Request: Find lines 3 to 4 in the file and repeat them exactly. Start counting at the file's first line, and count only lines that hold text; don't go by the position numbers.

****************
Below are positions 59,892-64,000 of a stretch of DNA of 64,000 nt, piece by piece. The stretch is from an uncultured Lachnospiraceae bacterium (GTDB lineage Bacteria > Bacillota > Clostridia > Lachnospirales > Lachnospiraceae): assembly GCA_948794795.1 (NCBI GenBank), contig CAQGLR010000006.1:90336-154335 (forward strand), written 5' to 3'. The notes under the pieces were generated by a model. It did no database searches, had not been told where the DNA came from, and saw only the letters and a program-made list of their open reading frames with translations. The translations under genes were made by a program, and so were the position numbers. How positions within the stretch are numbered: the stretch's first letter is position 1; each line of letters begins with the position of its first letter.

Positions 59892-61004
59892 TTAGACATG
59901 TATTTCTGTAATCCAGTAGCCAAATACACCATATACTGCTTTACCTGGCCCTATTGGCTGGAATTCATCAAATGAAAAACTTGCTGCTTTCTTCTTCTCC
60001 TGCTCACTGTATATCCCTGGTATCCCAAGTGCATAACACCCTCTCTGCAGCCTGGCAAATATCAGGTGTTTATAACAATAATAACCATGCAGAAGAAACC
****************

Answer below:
59892 TTAGACATG
59901 TATTTCTGTAATCCAGTAGCCAAATACACCATATACTGCTTTACCTGGCCCTATTGGCTGGAATTCATCAAATGAAAAACTTGCTGCTTTCTTCTTCTCC